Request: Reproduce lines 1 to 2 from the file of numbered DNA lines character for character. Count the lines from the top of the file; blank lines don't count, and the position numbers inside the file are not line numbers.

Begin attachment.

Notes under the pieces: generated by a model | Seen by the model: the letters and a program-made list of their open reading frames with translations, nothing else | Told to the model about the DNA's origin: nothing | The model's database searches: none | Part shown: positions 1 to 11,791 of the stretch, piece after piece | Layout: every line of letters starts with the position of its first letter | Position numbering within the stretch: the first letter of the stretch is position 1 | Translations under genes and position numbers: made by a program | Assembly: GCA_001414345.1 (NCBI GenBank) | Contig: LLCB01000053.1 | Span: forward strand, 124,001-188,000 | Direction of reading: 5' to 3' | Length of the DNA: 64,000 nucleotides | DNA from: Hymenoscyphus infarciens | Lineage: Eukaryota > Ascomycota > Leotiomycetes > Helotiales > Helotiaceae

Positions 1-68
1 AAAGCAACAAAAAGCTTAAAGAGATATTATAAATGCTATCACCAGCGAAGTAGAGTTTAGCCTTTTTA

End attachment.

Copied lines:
Notes under the pieces: generated by a model | Seen by the model: the letters and a program-made list of their open reading frames with translations, nothing else | Told to the model about the DNA's origin: nothing | The model's database searches: none | Part shown: positions 1 to 11,791 of the stretch, piece after piece | Layout: every line of letters starts with the position of its first letter | Position numbering within the stretch: the first letter of the stretch is position 1 | Translations under genes and position numbers: made by a program | Assembly: GCA_001414345.1 (NCBI GenBank) | Contig: LLCB01000053.1 | Span: forward strand, 124,001-188,000 | Direction of reading: 5' to 3' | Length of the DNA: 64,000 nucleotides | DNA from: Hymenoscyphus infarciens | Lineage: Eukaryota > Ascomycota > Leotiomycetes > Helotiales > Helotiaceae

Positions 1-68